As Boyhood records a changing world, it also intermittently captures common rites of passage, both for children and their parents. But there’s no particular “plot” here, or over-determined structure. Boyhood doesn’t go from birthday to birthday, or from major life event to major life event. As Mason Jr. grows up, his family moves from small cities to college towns, and from low-rent apartment complexes to upper-middle-class subdivisions, all in a state where children say the Texas Pledge after the Pledge Of Allegiance, and where even people who campaign for Democrats accept a certain amount of gun-ownership and fundamentalist religion as part of what it means to be Texan. While Olivia and Mason Sr. go through their own changes—acquiring college degrees, finding gainful employment, and meeting new spouses—Mason Jr. sees people drift in and out of his life. Step-siblings and half-siblings come and go, as do friends and girlfriends, and a series of grown-ups who deliver life lessons in a familiarly Linklater-like way. (Mason Sr. in particular likes to compensate for being a part-time dad by fitting in as many lectures as he can during his time with his son, such as in an early scene where he won’t let Mason Jr. use the gutter-guards at the bowling alley because “life doesn’t give you bumpers.”) None of this is specifically tied to the times, but it is tied to the place, and is part of Boyhood’s overall effort to show how kids and adults muddle through their lives, lacking the perspective to understand what’s really important.
In fact, the cleverest aspect of Linklater’s approach is that there is no grand design, because nobody living in 2002 would’ve known what would still matter in their lives in 2012. That’s why, in lieu of showing Mason Jr. losing his virginity or anything like that, Boyhood includes a scene where he hangs around a construction site at night, drinking and acting stupid with his friends, all of whom pretend to be more experienced about sex than they actually are. It would’ve been easy for Linklater to play on the audience’s sentimentality by repeating lines, and by constantly reminding viewers of what the characters used to look like. Instead, Boyhood is almost completely devoid of callbacks, and its one brief attempt at a narrative arc—when Olivia marries a pushy alcoholic—is so unlike the rest of the film that it threatens to derail the whole enterprise. It’s unusual for a movie so ostensibly ambitious to be so stubbornly, meaningfully shapeless.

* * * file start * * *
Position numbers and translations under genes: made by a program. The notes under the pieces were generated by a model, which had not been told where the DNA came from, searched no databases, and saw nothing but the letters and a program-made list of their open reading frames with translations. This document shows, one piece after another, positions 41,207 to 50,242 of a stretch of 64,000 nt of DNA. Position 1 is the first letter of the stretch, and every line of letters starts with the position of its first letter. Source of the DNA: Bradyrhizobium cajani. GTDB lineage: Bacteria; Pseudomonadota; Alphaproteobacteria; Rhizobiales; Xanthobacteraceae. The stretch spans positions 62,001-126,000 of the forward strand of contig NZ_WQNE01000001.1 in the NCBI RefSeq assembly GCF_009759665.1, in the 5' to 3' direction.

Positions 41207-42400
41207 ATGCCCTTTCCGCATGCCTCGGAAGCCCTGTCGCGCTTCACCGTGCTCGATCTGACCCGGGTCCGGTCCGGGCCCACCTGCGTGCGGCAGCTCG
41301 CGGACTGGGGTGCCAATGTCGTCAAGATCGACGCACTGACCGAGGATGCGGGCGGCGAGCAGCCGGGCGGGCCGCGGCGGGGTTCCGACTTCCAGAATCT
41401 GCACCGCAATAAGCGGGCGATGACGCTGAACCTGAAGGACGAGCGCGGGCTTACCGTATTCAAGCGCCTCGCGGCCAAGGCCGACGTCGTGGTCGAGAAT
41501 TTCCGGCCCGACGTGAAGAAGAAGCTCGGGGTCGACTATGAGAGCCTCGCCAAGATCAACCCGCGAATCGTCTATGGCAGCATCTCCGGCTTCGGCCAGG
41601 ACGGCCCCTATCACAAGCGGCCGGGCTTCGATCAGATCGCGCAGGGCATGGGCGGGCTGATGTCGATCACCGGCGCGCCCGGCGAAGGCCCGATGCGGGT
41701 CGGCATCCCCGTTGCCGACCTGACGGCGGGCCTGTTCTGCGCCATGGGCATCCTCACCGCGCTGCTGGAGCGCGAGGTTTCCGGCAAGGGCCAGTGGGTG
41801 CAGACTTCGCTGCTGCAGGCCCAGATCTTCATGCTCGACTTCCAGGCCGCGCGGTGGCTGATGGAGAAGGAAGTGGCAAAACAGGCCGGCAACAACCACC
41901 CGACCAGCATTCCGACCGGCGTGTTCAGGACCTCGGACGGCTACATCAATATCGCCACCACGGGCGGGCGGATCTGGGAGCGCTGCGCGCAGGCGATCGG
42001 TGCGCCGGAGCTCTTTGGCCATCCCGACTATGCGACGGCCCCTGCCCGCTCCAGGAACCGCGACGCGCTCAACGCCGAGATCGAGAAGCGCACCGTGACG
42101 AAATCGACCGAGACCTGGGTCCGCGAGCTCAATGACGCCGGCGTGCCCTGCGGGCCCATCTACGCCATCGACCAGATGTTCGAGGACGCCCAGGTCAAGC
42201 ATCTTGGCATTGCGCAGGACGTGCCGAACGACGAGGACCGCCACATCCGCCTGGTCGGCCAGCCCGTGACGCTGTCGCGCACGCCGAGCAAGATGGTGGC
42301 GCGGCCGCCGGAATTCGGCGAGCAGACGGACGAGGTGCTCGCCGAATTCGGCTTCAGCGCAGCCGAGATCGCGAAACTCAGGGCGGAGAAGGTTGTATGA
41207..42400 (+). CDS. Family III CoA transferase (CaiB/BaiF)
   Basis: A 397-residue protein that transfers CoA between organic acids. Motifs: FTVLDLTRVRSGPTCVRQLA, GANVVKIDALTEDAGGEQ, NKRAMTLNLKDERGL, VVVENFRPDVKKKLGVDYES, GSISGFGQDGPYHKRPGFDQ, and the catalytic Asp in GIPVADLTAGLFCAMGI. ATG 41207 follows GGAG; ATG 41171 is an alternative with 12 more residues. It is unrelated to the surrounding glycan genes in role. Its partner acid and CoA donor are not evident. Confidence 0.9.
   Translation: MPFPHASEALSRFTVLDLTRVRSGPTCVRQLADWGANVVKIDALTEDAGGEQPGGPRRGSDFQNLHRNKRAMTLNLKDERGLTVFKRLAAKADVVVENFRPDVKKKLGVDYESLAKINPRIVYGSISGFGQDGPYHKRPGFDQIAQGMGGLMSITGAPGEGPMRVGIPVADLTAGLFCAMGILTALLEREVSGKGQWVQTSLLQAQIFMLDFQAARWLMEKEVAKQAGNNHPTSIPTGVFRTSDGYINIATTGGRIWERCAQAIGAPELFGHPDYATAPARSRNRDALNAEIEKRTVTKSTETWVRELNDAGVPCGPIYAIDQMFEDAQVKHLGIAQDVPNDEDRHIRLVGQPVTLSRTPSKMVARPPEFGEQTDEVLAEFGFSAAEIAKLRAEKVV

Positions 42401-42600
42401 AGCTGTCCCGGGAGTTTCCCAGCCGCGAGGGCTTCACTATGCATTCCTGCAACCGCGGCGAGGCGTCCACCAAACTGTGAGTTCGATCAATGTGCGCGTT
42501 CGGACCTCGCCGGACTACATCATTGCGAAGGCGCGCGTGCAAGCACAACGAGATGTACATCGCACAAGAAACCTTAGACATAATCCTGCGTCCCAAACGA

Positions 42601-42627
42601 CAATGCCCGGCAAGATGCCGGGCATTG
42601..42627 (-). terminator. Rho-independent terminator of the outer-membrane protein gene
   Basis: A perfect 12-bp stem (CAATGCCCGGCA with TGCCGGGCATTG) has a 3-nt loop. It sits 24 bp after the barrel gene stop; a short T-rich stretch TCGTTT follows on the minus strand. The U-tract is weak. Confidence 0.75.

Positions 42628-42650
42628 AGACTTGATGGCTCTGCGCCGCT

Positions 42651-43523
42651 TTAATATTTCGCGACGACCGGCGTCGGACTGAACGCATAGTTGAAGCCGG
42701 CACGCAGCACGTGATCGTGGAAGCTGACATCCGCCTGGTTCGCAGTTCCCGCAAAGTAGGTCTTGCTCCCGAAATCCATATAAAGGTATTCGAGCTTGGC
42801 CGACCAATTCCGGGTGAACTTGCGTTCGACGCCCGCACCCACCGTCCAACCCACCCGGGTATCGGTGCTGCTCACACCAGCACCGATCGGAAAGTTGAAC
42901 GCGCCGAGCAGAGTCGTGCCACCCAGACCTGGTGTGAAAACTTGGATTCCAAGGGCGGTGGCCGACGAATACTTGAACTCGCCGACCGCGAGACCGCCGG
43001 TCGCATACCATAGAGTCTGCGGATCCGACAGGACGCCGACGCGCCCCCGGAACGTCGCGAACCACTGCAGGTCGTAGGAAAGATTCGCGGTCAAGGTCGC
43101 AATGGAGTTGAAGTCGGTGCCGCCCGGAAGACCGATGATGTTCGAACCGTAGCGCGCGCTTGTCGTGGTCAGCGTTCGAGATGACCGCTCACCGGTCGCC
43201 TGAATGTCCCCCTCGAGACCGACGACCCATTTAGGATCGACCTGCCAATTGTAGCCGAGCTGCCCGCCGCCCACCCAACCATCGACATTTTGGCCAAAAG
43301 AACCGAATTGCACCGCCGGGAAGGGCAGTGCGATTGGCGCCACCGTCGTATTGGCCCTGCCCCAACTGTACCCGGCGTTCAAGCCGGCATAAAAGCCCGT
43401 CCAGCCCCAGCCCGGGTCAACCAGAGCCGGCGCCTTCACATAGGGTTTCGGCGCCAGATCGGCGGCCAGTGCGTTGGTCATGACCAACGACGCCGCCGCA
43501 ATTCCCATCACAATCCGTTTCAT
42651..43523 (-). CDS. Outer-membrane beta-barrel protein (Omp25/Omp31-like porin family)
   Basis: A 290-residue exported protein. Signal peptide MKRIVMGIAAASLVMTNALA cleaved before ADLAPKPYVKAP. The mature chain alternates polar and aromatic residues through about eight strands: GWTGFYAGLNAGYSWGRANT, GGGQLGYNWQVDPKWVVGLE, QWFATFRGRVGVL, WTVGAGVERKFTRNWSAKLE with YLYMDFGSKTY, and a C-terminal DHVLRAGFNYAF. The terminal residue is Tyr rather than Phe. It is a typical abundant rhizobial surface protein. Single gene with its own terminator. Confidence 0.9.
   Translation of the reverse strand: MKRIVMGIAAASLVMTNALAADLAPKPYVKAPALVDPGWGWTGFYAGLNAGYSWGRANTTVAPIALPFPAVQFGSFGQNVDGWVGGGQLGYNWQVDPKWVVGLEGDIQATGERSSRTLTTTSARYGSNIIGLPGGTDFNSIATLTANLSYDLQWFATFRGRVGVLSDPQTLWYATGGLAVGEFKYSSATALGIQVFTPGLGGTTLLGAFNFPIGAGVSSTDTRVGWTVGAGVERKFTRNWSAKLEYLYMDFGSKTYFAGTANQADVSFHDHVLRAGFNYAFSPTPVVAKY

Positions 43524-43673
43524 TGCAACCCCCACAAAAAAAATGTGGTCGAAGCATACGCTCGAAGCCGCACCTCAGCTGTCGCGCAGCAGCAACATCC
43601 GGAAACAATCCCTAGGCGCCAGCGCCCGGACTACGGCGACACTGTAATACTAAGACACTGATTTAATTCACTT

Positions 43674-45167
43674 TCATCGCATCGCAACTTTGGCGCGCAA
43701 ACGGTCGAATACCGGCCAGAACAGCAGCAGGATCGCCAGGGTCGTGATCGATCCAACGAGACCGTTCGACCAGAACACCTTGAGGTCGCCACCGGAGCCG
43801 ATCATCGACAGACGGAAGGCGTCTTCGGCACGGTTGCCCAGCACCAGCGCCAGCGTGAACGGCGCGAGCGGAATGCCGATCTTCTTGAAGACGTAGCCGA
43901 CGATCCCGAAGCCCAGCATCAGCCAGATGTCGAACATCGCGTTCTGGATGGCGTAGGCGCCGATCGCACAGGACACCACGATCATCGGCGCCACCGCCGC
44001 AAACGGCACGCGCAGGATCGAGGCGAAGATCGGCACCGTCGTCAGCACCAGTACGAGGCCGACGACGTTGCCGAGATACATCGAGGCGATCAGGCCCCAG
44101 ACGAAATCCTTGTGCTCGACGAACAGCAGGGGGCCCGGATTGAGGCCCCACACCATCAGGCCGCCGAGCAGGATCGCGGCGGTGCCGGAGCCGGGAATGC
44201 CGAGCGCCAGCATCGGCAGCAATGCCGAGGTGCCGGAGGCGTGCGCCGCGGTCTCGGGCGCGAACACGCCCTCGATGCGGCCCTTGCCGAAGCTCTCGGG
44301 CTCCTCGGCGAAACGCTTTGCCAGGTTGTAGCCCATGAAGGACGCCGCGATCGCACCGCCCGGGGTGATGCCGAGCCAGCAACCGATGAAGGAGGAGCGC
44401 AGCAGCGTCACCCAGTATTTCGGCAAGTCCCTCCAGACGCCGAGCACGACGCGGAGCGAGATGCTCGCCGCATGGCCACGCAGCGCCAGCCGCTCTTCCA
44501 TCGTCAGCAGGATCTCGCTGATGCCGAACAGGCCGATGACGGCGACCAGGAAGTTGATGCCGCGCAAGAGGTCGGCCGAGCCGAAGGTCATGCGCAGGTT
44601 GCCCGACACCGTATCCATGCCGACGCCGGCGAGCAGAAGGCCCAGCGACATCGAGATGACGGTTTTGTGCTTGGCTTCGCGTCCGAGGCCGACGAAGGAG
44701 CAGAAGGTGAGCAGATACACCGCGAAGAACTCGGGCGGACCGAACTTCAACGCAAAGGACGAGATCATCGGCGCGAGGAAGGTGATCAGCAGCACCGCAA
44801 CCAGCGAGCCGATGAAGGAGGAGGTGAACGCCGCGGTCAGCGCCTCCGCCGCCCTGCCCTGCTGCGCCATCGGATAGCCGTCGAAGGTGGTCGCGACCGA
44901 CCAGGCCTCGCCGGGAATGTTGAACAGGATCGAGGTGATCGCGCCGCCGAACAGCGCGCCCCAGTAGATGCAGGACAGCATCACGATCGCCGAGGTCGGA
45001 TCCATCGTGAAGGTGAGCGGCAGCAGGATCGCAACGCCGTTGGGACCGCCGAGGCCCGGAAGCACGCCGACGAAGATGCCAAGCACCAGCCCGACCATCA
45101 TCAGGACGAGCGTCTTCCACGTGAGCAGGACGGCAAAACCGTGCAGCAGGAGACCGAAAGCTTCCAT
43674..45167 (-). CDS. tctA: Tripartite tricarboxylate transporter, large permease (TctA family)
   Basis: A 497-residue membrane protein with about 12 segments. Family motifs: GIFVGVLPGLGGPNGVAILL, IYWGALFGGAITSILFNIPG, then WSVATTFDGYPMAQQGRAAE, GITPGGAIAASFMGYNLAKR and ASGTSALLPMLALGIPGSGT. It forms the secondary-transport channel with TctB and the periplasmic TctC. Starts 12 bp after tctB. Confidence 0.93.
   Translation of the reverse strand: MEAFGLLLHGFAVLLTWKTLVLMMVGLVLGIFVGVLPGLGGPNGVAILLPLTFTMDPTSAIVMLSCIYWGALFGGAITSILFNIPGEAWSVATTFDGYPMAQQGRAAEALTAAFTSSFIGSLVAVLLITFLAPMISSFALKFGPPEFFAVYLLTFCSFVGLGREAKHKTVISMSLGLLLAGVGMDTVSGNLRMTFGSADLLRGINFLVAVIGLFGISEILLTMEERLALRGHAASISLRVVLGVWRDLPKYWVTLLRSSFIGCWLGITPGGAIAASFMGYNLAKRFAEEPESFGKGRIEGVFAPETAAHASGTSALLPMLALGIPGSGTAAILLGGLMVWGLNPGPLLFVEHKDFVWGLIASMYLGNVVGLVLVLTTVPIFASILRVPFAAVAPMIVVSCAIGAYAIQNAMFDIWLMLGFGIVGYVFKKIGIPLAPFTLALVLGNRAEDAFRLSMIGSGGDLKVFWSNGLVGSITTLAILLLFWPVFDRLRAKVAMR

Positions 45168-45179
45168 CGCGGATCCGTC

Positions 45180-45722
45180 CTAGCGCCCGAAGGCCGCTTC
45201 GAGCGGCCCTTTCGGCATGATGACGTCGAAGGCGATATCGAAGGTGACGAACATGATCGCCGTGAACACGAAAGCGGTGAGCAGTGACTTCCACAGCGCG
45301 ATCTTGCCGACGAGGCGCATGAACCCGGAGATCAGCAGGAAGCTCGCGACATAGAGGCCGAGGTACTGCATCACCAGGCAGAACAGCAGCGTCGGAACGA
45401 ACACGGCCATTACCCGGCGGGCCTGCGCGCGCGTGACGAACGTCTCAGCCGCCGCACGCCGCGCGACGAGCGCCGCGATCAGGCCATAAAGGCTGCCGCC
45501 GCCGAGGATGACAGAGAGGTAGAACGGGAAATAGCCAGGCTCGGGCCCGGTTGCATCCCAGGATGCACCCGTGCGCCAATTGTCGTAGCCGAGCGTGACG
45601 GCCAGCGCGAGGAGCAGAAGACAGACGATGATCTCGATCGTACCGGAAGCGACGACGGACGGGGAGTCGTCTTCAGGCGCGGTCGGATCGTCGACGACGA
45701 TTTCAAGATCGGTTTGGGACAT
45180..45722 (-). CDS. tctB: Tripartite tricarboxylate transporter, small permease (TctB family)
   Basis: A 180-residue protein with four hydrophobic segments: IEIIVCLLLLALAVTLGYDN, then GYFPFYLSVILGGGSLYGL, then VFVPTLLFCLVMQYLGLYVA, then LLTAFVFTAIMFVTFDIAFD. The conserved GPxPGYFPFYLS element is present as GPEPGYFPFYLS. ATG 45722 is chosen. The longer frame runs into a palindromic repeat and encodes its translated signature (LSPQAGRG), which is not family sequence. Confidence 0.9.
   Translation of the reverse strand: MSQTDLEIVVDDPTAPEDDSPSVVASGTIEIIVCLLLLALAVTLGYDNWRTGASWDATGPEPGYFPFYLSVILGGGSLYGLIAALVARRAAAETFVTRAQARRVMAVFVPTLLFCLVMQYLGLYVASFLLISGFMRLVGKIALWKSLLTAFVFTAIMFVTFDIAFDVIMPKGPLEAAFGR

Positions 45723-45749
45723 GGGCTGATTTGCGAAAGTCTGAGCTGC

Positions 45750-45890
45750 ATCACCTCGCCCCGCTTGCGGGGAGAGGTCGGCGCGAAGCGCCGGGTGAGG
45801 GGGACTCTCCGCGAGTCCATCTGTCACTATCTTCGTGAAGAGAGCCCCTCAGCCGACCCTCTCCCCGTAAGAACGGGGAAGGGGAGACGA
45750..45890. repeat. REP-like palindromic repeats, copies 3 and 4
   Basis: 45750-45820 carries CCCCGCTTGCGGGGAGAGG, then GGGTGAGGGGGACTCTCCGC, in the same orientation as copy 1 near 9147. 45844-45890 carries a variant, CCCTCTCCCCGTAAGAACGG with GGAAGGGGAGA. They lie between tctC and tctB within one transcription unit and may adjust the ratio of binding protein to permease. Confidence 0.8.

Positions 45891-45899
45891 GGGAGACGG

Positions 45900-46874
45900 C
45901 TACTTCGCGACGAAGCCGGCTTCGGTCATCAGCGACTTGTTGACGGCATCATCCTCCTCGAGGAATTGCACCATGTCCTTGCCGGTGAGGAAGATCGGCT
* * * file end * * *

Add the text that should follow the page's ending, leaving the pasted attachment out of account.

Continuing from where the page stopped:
When Linklater started Boyhood, he hadn’t yet made Before Sunset or Before Midnight—or School Of Rock, or Bad News Bears, or Fast Food Nation, or Bernie. Linklater fans could use Boyhood as a point of comparison for the other movies he was making throughout the 2000s. Is it a coincidence that Boyhood becomes a little uneven right around the time his career hit a mini-lull? Does the assured final hour reflect the renewed confidence he’s shown over the past few years? Or does Boyhood just have its occasional dead-ends or flat performances because that’s the way life goes?
Maybe Boyhood’s aesthetic arc—starting out enjoyably casual, becoming awkwardly story-driven for a brief time, transitioning into a general aimlessness, then becoming charged with meaning down the stretch—was influenced by what Linklater was observing in his own family life. Boyhood could’ve just as easily have been Girlhood, following Samantha’s coming of age, and, along the way, Lorelei Linklater’s. But that might’ve hit too close to home. Instead, Linklater weaves in pieces of his own memories and experiences, both as a kid who grew up in Texas and as a parent. As Boyhood nears the end, it reaches a small, painful epiphany, once Olivia realizes she’s spent the past 10 years pushing Mason Jr. toward independence, and now is about to lose him. There’s a lot going on in Boyhood, none of which seems all that significant at the time. But if the movie is about any one idea in particular, it’s about how parents do their best to stay on top of how their children grow, by taking pictures and documenting the memorable occasions, only to learn too late that most of life happens between the posing.